Legislation Affecting Civilian Retirement Plans Coming Soon

Bar chat tracking retirement savings
(Adobe Stock)

The House version of the Secure Act 2.0 is working its way through the Senate right now. It’s another piece of landmark legislation that could impact the retirement landscape. However, there’s still a lot that can change between now and the finish line. Despite that, there are several themes that seem likely to emerge based on what we’ve seen in the legislative process to this point. Even though nothing is set in stone, let’s look at four of those themes and their potential implications to your own situation:

Employers are going to make it easier and more rewarding to save. Automatic enrollment – signing people up to make contributions to their employer retirement plan when they start a new job – could get a boost, along with automatic increases in how much individuals contribute. These techniques are shown to boost both participation and savings rates. Another exciting change is the potential for employers to make contributions to Roth accounts. Prior to any change, employer matching contributions, profit sharing or other contributions have always been directed into the pre-tax side of a retirement account. This change could really benefit younger savers by allowing them, by virtue of their employer’s contributions, to create an even larger potentially tax-free nest egg on the path to a relaxing retirement.

Savers may be able to save more, later into the game. While time is money, does more time mean more money? That’s the bet that Washington is making when it comes to saving for retirement. It appears as if there could be an aggressive increase in “catch-up” contribution limits available to those 50 and older and perhaps an additional boost for savers in their 60s. This could allow more seasoned savers to leverage tax-advantaged accounts to a larger extent to make up ground later in life. As a new empty nester, I can see how this may be helpful at a time in life when earning power can be at its highest and financial obligations are down.

Military spouses may reap rewards. Any new legislation may include provisions that will incentivize employers, even small employers, to offer retirement plans to military spouses. These changes could make the plans more attractive to both the employer (tax incentives) and the military spouse (quicker eligibility/shorter vesting periods). This is good news for an amazing group of unsung heroes who may miss out on important benefits because of the mobile military lifestyle.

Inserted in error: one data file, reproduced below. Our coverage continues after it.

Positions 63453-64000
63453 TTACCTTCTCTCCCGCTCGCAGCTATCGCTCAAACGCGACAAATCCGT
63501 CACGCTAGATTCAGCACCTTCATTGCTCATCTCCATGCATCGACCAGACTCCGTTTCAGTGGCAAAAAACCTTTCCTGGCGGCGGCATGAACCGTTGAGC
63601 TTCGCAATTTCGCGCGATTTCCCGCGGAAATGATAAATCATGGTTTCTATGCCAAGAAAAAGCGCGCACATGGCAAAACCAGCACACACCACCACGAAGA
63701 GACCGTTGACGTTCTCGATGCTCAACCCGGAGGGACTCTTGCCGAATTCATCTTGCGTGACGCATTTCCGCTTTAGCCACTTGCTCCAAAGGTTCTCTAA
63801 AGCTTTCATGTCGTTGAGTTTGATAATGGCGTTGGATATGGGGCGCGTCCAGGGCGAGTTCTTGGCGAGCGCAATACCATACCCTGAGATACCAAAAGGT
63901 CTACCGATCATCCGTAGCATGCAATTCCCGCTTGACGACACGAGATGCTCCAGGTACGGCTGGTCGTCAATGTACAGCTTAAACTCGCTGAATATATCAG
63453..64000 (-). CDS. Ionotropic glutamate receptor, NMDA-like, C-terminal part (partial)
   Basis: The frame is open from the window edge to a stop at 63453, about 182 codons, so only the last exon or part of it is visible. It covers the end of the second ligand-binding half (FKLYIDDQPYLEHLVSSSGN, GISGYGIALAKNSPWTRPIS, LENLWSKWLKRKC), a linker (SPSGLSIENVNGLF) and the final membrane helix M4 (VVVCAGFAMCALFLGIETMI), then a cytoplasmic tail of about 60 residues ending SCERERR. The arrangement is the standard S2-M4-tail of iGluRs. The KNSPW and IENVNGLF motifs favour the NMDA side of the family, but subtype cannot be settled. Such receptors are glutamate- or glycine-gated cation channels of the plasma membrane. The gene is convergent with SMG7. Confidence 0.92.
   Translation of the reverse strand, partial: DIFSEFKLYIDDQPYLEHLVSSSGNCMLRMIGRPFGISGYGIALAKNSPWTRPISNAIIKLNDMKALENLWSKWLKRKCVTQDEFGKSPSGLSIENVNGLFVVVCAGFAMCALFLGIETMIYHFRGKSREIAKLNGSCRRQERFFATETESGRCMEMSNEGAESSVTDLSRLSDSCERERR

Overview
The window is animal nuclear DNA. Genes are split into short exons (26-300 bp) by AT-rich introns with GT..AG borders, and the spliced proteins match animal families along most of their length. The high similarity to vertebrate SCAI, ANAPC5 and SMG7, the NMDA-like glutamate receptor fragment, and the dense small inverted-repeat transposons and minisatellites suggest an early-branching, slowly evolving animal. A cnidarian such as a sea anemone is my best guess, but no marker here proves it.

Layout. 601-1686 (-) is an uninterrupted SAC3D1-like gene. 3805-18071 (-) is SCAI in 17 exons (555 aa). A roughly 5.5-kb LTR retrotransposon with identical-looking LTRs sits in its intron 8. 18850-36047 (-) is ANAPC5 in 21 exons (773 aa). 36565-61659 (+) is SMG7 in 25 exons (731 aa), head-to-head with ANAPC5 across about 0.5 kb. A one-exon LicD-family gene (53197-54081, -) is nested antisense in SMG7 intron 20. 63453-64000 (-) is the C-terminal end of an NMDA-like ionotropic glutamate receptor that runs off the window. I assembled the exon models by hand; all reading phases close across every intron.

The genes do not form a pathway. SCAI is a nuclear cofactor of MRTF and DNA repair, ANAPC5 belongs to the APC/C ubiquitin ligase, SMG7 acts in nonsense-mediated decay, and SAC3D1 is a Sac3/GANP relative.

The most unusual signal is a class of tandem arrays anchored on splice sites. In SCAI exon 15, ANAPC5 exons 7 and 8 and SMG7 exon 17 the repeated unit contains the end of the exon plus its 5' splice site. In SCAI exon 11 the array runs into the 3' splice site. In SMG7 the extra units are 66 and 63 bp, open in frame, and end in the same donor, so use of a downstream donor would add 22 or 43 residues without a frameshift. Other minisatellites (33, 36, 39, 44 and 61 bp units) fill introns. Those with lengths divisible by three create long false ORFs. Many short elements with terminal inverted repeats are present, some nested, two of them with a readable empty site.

Retirement distribution rules are likely going to change again. I’m not sure I’ve fully recovered from the demolition of the old stretch-IRA rules that took place in the original Secure Act. In any case, it seems like the age at which retirement plan and IRA distributions must begin is likely to be pushed back again. In recent years, we’ve seen the required beginning date shift from 70½ to 72 and it could become later. As this happens, it might make more sense to evaluate the implications of “voluntary” distributions or Roth conversions from your retirement plans and IRAs as you create your retirement income strategy. This could allow you to better manage income taxes and order effects such as how much you pay for Medicare or how much of your Social Security is taxed.

This likely only scratches the surface of what we will see. However, changes to the rules surrounding retirement and taxes drive home the importance of monitoring and updating your personal financial plan. Use the Secure Act 2.0 as an opportunity to talk with your financial team about potential adjustments to your retirement strategy.

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